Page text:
Handwriting in OneNote for iPad
OneNote is a notetaking application that supports many types of notes, like typed text, audio, images, and handwriting.
On Windows, users had been able to write in OneNote for years. In 2014, OneNote's top user request was to add handwriting support to iPad.
I designed a handwriting experience for iPad that was tailored for the needs of students. The work consists of two parts:
- Designing a UI that provides quick access to the tools students need
- Designing a physically natural experience for writing and manipulating OneNote's canvas
Handwriting shipped in OneNote for iPad in March 2015. This design served as the basis for Word, Excel, and PowerPoint across both iOS and Windows 10.
OneNote was seeing increasing usage in primary and secondary education. We'd seen handwriting demo incredibly well to students and iPad sales to schools were increasing. I selected students as my target users for this project.
Quick Color Coding
Class observations showed me that students color-code their notes. They needed to be able to quickly change between a set of distinct colors.
Write Naturally With a Stylus
Students write a lot of notes during class over a long period of time.
To write comfortably, students needed to be able to write with a stylus while resting their hand, just like they would with pen and paper.
Understanding the Space
Before starting designing, I needed to learn more. I needed to better understand how students worked in school. I also needed to study how iPads handled touches and styluses.
How Do Students Take Notes?
To better understand my target users, I visited a middle school where students used OneNote on Windows tablets to take notes.
I observed that almost every student wrote in several colors in order to color-code their notes. They would rapidly switch between different colored pens to record different meanings.
How Do Styluses Work on iPad?
Before the Apple Pencil, iPad could not distinguish a stylus from a finger.
When you write while resting your hand on the screen, iPad can detect several touches. It's not obvious which touches are your hand and which are the stylus.
A naive approach would result in your palm leaving marks all over the canvas.
Quick Color Coding
I first set about designing UI that would enable students to fluidly color-code their notes while following along in class.
Understanding the Previous User Model
Usability studies and interviews showed people were happy with the handwriting UI in OneNote 2013.
It showed a user-customizable gallery of tools. Each tool was a specific combination of
- type (pen or highlighter)
This UI didn't fit in OneNote for iPad's Ribbon. OneNote for iPad featured a Ribbon was vertically smaller with bigger, touch-friendly buttons.
Exploring Alternative Models
I used sketching as a way to explore the design space and consider different models.
After comparing models, I realized that OneNote 2013 didn't optimize for students' habits:
- OneNote 2013 changes tool type, color, and thickness all with one touch
- students changed colors very frequently, tools moderately frequently, and thickness infrequently
Optimizing for Fast Color Switching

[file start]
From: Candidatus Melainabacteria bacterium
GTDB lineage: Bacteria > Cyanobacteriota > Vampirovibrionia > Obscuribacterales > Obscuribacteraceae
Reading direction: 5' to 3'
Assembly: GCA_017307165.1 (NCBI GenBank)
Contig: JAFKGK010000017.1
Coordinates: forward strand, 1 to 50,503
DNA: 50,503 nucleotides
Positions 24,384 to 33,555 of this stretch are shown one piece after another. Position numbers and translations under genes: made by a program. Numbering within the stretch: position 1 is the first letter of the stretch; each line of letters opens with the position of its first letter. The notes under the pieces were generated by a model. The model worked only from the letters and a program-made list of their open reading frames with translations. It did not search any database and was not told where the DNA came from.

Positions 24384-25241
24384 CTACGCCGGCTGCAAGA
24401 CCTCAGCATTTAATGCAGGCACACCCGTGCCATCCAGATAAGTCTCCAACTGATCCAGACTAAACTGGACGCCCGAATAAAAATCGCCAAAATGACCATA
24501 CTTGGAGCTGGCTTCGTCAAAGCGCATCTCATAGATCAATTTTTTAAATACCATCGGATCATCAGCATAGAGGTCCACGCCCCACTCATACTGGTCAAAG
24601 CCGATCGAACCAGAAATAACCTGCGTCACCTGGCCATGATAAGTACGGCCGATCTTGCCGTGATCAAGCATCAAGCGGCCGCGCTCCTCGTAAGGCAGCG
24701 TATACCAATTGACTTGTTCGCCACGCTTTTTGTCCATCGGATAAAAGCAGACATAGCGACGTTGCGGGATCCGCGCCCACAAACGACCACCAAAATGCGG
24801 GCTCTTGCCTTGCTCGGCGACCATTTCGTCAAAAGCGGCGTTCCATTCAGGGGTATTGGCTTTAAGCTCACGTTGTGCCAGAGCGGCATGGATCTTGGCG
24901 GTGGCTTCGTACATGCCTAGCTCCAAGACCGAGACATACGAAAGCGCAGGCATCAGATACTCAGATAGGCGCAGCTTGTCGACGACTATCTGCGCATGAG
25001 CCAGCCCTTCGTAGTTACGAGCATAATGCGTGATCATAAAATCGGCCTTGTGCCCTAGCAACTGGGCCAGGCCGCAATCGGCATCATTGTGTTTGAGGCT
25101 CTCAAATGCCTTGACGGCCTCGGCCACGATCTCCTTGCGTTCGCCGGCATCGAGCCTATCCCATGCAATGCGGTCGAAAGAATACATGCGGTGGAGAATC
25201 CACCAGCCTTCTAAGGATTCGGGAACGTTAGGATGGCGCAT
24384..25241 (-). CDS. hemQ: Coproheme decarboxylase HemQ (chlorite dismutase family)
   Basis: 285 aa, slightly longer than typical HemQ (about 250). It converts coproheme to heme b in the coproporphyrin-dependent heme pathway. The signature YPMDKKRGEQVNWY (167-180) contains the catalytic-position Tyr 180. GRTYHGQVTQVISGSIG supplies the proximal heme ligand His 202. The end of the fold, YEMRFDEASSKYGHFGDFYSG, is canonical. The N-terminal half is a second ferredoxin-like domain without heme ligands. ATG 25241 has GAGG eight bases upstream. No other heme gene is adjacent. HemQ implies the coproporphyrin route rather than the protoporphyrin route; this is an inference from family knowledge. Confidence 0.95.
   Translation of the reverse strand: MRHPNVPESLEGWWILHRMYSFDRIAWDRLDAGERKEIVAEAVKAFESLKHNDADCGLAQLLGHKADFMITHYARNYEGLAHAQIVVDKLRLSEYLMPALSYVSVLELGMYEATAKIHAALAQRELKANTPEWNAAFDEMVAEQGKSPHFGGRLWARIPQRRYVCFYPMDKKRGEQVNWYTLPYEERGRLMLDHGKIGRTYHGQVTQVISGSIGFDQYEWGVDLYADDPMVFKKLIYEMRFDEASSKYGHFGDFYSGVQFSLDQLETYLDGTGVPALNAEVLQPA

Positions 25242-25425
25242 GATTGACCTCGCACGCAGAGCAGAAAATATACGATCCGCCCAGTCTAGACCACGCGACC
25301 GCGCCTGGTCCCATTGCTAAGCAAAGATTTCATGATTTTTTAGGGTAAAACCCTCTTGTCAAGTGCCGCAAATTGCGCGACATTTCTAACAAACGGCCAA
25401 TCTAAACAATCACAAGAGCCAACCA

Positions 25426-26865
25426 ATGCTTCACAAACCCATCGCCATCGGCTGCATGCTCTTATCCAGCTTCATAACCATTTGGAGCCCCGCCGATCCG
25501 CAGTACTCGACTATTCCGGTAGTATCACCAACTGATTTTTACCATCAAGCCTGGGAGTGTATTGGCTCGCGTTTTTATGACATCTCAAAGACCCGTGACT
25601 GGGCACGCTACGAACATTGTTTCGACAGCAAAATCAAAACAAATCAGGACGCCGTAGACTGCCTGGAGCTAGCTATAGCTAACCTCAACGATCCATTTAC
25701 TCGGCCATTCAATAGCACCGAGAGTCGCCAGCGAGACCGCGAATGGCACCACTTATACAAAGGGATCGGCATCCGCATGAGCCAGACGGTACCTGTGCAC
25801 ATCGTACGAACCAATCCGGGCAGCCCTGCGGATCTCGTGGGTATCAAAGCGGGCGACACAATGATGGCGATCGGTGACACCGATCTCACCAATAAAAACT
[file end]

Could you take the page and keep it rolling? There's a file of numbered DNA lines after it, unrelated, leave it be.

I arrived at a new model that put colors front-and-center as opposed to specific tools. This model separated the UI into three parts:
- tool type
This provided users one-touch access to
- several preset colors
- all the tools
and two-touch access to
- a wider array of colors
Validating the New Model
I produced thorough mockups of the UI. I used these mockups to conduct user tests on iPad using PowerPoint.
The tests showed that users clearly understood each part of the UI and they felt comfortable configuring it.
Can We Ship Sooner?
The Ribbon didn't allow for larger, full-bleed buttons like my designs called for; we needed to wait for another team to add support.
I created mockups to test using standard-sized buttons. With everything the same size, users didn't understand the relationship between tools, colors, and thickness.
I decided to wait and ship the better-understood design.
Write Naturally with a Stylus
OneNote needed smarts to be able to tell your touches apart from your stylus. You'd have to write awkwardly, hovering your hand above the screen's surface.
Which Touch Is the Stylus?
I observed that generally people hold their pen so that the tip is the most extreme point in a given direction. For a right handed person, the pen tip is the point furthest to the left.
With this observation, I designed a heuristic to distinguish the stylus from your palm. I built a prototype to validate my approach.
Telling Writing Apart from Panning and Zooming
Frequently, iOS considers you to be panning or pinching while writing with your hand on the screen. Pans or zooms interrupt your work.
Through experimentation, I found that iOS is rather lenient with its definitions for pinches and zooms.
I built my prototype to only acknowledge stricter versions of two-finger pans and zooms.
Making Sure It Works for Everybody
Engineers took my prototype's logic, expanded on it, and built it into OneNote.
By testing a wide array of users, we refined the design to work for
- the many ways people hold pens
- different languages
For example, through iterative testing, we improved handling of the short, straight strokes that are frequently used in Korean.
OneNote for iPad
Handwriting shipped in OneNote for iPad in February 2015.
Microsoft Office for iPad
Later, Word, Excel, and PowerPoint on iPad all shipped the same interaction model.
Microsoft Office for Windows 10
The same experience also later shipped across OneNote, Word, Excel, and Powerpoint on Windows 10.